• Ignore exception: This button is enabled when the debuggee is paused at an exception. Using this button DILE can be instructed to ignore all similar exceptions in the future, no matter where they are thrown.
  • Ignore exception at the current location: This is one of my favorite features in DILE. I wish all debuggers had it. This button is also enabled only when the debuggee is paused at an exception. However, pressing this button means that DILE will ignore exceptions thrown only at the current address. For example, if you know that a FileNotFoundException will be thrown every time your application starts because you don't use XML Serializer assemblies then you can press this button when Reflection throws this exception. However, if a FileNotFoundException is thrown anywhere else (let's say by a File.Open call) then DILE will still pause the debugge. This gives you a much finer control over which exceptions you're interested in.
  • Decimal/hexadecimal format: This button changes the way DILE displays numbers.
3. Start Page: The idea should be familiar from Visual Studio. The page contains the following 6 areas:
  • Recent Projects: List of recently opened projects (.dileproj files). By default, maximum the last 10 projects will be remembered.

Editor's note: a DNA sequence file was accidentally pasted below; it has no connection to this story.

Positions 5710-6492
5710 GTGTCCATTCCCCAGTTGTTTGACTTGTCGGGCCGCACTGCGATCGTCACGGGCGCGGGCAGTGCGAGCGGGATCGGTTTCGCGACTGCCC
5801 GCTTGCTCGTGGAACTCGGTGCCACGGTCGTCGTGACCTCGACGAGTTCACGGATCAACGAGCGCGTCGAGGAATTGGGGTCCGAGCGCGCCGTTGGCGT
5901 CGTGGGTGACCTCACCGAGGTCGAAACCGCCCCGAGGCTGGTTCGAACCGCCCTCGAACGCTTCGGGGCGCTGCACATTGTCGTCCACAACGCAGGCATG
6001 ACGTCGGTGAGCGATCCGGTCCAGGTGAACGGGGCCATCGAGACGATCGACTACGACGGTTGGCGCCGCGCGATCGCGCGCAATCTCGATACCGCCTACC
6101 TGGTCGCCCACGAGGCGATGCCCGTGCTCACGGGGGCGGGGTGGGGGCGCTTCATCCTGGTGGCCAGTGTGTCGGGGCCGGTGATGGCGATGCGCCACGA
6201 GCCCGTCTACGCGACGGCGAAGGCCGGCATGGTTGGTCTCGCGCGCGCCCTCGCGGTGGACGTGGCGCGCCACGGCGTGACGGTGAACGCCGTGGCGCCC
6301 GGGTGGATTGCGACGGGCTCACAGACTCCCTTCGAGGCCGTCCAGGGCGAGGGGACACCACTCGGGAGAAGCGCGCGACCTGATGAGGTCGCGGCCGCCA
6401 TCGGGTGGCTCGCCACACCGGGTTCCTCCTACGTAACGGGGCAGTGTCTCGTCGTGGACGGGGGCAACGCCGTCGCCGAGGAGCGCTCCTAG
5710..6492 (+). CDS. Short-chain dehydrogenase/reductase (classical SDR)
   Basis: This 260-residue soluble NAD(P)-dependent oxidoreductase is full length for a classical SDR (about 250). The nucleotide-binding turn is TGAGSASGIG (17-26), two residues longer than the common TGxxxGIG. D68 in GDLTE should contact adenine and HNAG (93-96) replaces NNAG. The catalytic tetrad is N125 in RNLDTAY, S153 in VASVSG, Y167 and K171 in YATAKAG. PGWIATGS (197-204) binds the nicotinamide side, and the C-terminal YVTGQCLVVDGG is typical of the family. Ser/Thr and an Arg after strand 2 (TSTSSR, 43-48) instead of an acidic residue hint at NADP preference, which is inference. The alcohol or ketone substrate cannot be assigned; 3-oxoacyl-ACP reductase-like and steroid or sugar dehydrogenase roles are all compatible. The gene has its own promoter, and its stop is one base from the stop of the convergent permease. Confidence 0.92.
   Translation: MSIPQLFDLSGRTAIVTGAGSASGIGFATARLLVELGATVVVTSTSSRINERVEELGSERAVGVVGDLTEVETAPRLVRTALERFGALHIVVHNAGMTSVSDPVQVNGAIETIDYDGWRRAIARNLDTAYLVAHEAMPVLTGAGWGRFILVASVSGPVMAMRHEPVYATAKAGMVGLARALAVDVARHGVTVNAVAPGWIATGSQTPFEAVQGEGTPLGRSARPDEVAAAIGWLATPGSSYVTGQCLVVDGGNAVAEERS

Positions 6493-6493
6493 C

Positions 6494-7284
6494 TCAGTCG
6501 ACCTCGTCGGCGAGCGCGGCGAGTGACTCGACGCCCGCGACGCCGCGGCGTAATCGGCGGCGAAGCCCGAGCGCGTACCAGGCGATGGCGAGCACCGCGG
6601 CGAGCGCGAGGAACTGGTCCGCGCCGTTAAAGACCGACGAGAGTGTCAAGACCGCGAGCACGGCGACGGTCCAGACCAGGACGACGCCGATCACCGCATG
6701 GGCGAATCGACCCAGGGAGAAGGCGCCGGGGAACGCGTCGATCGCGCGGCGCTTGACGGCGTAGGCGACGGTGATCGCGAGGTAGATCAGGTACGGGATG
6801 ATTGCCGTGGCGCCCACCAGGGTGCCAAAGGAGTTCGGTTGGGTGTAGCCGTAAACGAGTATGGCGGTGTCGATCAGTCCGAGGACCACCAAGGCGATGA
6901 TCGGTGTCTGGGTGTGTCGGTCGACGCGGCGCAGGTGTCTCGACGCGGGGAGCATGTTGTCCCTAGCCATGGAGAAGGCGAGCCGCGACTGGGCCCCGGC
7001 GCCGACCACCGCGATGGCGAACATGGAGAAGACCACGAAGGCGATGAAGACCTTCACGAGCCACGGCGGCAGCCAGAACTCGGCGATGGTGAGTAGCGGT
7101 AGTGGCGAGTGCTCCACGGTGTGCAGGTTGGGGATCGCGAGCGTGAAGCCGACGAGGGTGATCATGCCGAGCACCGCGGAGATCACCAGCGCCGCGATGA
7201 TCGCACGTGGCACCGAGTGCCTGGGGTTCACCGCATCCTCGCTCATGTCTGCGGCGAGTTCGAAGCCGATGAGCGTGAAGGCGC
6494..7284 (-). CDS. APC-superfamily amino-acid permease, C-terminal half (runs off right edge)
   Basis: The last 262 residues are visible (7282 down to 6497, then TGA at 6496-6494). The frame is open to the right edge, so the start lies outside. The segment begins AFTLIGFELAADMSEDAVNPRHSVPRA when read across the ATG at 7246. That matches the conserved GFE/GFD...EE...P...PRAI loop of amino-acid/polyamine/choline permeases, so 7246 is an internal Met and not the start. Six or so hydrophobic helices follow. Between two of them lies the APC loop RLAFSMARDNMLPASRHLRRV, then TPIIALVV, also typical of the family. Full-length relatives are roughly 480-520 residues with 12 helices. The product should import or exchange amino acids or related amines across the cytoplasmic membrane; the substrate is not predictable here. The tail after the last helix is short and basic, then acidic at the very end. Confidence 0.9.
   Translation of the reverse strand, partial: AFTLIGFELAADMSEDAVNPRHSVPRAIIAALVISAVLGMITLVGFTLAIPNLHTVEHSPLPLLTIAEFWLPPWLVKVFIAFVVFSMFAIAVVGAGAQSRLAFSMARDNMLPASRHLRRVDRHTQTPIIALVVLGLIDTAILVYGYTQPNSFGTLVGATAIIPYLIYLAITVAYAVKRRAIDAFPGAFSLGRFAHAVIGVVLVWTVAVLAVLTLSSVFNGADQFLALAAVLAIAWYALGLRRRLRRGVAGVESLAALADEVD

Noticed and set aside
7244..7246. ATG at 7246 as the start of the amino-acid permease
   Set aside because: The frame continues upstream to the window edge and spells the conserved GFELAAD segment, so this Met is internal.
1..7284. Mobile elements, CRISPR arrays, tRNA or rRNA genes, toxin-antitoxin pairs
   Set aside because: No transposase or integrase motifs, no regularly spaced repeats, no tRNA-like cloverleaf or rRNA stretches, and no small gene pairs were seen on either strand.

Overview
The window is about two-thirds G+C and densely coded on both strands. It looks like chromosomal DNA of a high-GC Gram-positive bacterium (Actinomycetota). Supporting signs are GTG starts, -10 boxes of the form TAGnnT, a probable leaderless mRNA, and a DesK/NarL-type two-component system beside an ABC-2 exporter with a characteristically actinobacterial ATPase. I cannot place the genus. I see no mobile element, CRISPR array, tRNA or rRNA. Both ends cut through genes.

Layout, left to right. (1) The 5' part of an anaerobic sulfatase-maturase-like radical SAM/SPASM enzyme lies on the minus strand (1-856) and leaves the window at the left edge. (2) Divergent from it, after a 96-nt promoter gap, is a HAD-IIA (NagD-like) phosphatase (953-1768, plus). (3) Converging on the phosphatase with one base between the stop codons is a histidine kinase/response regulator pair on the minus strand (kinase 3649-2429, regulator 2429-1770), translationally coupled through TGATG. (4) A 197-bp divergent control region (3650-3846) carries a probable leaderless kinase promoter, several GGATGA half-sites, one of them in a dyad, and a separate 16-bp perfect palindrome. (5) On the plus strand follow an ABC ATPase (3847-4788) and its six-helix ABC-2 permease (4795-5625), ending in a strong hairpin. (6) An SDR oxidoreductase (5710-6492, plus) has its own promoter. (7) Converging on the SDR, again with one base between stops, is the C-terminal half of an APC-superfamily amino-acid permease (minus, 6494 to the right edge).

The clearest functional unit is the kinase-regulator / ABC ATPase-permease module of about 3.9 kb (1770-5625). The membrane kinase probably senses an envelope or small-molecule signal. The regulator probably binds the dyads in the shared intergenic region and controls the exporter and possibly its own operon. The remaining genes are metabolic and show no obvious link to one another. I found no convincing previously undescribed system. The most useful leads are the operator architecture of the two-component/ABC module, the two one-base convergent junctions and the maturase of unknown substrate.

• Recent Assemblies: List of recently opened assemblies. Again, maximum the last 10 assemblies will be displayed here by default.
  • Recent Memory Dump Files: List of recently opened memory dump files (.dmp). The default limit is 10 here as well.
  • Project News: Latest DILE related project news from Sourceforge.
  • Latest Releases: List of latest DILE releases that I upload to Sourceforge. You will see all new weekly builds here.
  • Blog: Latest entries in my blog.
The last 3 parts are displayed by web browser controls so drag&dropping on them doesn't work very well. If you want to open projects, assemblies or dump files by dragging & dropping them on DILE then please try to avoid these 3 areas. In the future I'll try to replace these web controls to solve this issue.

4. Panels: There are lots of panels and most of them are active only during debugging. I'll write more about them in a later post but here is a brief description of each of them. From left to right:
  • Information: Basically this panel is used by DILE for logging. Every time you load assemblies DILE will log here the process. And of course, if any error occurs in DILE then those will be logged here as well. Please, do send me such logs if you come across any error.
  • Debug Output Panel: Events raised by the underlying debugging API (ICorDebug) will be added here. Although in most cases they are rather interesting than useful.